A few days ago I shared an image on Twitter that I found pretty compelling…
— Darren Thackeray (@pro_copywriter) November 6, 2015
Retweets aside, I received a few messages and tweets from fellow writers who were in wholehearted agreement with the sentiment ‘less is more’. Why then, in a professional setting, are copywriters repeatedly encouraged to overcomplicate things? It’s something I’ve encountered throughout my writing career, most notably when working in-house for big companies who want you to make their content sparkle.
It’s an occupational hazard really. Copywriters are frequently used as walking, talking thesauruses. I can’t count how many times someone has wandered over to my desk and asked in earnest, ‘What’s a better word for [X]?’ where [X] is quite probably the best word they could be using, because it’s precisely what they mean to say. To the untrained eye, this is a copywriter’s job; the exchange of simple, basic words for more complex, seductive ones. Can you imagine such a world?
Sleepwalkers would become somnambulists. Rather than talk about clarity we’d ironically discuss perspicuity. Instead of liars we’d have fabulists and a happy individual would become an insouciant one. And why not? More letters means more impact, right? Hmm. Hold that thought.
For civilians, this kind of dramatisation might produce a few unfathomable Facebook posts or an annoying tweet, but for a copywriter to spill the contents of a thesaurus onto a page just for the sake of it would be akin to professional negligence. To ask your copywriter to ‘make something more snazzy’ with long words is to show your customers the door. Here’s why.
As we touched on very briefly, it’s a common assumption that a copywriter’s role in any kind of business is to take the ordinary, the bland, the mundane, and make it sound extraordinary, impressive and exciting. When it comes down to it, the ordinary and the extraordinary are quite rightly joined at the hip. There’s little to be gained from prying them apart except confusion.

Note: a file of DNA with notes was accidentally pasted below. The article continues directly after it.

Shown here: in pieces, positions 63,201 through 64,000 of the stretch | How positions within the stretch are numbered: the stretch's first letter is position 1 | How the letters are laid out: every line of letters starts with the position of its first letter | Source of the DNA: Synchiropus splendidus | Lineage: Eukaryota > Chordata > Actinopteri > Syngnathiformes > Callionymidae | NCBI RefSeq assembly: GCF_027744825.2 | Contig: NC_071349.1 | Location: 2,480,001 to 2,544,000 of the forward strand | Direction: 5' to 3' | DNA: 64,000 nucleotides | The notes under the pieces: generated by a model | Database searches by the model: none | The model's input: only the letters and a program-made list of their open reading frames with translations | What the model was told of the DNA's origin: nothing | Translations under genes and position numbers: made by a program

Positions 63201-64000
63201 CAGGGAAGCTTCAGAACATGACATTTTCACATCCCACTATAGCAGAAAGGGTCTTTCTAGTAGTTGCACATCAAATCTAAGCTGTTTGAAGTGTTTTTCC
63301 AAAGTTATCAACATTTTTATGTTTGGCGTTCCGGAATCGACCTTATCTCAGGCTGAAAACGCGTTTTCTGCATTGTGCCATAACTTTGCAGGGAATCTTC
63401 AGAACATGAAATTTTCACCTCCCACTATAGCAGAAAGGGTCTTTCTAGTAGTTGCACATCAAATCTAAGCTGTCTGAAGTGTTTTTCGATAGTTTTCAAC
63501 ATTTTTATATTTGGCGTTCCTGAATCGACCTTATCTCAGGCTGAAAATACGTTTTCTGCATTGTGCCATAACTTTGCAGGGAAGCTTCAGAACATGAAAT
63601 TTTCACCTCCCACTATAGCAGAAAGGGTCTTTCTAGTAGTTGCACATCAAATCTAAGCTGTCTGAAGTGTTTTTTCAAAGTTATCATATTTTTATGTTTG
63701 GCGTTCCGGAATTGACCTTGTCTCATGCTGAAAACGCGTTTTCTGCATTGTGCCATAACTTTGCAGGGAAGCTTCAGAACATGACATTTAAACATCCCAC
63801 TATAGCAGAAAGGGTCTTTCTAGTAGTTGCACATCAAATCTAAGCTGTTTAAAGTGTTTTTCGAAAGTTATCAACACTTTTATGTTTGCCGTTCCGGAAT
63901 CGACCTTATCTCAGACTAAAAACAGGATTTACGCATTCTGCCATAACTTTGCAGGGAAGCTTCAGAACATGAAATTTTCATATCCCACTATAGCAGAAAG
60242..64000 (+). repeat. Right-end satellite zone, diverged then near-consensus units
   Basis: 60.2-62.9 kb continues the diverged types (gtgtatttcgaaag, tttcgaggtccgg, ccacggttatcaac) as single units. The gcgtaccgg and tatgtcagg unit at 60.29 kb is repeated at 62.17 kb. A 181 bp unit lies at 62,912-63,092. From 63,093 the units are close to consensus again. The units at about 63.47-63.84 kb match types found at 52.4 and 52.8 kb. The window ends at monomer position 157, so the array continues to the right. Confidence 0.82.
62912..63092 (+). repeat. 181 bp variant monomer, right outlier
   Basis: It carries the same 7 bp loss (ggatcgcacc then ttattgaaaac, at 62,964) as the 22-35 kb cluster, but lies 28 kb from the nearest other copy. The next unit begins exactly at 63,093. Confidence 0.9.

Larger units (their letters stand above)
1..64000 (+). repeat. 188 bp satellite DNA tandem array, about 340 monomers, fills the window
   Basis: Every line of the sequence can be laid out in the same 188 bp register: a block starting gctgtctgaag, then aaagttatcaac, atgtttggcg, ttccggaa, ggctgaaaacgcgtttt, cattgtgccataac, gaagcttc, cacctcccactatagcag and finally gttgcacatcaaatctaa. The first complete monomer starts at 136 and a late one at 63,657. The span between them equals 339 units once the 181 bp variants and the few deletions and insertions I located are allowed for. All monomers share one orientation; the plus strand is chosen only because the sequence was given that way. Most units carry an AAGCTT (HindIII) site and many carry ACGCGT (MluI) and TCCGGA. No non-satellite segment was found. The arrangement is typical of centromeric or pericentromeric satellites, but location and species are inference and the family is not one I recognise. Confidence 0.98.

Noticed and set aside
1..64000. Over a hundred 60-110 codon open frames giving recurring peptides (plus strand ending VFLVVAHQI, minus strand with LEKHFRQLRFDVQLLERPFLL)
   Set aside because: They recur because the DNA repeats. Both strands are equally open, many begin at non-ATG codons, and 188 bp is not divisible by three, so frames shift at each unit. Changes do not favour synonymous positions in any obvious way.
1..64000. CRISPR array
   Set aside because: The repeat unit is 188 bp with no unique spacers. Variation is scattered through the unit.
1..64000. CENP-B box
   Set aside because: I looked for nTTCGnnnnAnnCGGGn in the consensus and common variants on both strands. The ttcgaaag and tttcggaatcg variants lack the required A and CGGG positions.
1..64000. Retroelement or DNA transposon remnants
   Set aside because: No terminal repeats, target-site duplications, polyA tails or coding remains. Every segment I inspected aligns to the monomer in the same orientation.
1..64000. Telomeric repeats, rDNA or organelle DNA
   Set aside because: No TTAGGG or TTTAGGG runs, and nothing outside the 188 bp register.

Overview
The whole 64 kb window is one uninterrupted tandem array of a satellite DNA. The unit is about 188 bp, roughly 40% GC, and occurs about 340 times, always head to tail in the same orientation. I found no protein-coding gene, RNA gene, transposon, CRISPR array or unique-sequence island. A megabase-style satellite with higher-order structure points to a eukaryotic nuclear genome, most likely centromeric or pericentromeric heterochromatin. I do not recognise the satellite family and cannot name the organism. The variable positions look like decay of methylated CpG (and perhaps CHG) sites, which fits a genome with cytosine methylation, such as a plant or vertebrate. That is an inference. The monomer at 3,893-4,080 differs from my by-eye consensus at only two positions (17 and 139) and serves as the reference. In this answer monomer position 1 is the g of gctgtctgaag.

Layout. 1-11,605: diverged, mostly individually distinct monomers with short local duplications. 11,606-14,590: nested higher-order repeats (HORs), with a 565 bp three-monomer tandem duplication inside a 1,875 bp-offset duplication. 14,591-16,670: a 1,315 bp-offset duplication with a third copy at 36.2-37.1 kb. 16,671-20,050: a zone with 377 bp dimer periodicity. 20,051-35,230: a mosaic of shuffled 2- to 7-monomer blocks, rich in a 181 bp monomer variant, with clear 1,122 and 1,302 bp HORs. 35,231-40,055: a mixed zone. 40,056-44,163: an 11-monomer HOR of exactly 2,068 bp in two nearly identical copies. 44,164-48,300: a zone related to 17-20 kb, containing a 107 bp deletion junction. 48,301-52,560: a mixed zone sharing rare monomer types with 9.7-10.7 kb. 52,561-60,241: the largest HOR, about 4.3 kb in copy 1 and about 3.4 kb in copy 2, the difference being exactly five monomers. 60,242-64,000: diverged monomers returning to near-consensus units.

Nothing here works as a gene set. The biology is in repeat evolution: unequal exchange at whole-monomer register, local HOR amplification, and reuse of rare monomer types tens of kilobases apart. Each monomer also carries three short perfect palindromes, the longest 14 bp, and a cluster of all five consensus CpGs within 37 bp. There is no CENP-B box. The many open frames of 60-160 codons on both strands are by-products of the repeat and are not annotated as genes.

A copywriter’s job isn’t to mindlessly embellish, it’s to show you the path of least resistance when communicating with your target audience. Don’t get me wrong, there’s plenty of room for eloquent, compelling and creative messaging, but there’s an all too common habit of skipping the basics that first needs to be addressed. Copywriting is about writing fluently, precisely and concisely, and those that have been in the industry long enough have come to understand this.
We’ve all been there though. There were times when I couldn’t resist the fatal allure of the thesaurus with all of its shiny, impressive words, as I punched keys and watched the Word document in front of me go from bland to worse. It turns out that my priorities were in the wrong place, and rather than swapping out basic language for complex statements, it was often the basic statement itself that needed refining. I’m not trying to say that copywriters should habitually make their work boring and uninspired; the trick is simply knowing which word works best in a given situation. It’s all about balance.
I’ve always maintained there are no rules in copywriting, not really. If there were a set of rules, they’d have to bend and change from client to client, project to project, and from a creative standpoint you’d be handicapped from the outset. Rather than work to a set of rules, writers should work to a set of goals, and in any given scenario the most fundamental goal is a constant – comprehension. Those who work in short form copy know all too well the importance of a pithy headline – it’s a chance to wax creative and hook the reader in – it’s fun, but not at the expense of clarity. If readers don’t know what you’re getting at, what’s the point?
That’s when balance really matters, and it’s a copywriter’s job to strike that balance based on their own experience and expertise. If, by incorporating some interesting language, we also manage to make our copy shine more clearly and carry more impact, that balance has been struck and your goals are more likely to be met.
So, while my inner voice may sound like a Times crossword, believe me when I say I’m doing you a favour by distilling and refining that inner voice to let your real message shine through, comprehensibly and effectively. Next time you ask your copywriter for another word for ‘grandiloquence’, imagine trying to explain what you mean to a 5 year old. If some of the words you use match the answer you get from your copywriter, don’t be surprised.
Originally published on the Copy Matters blog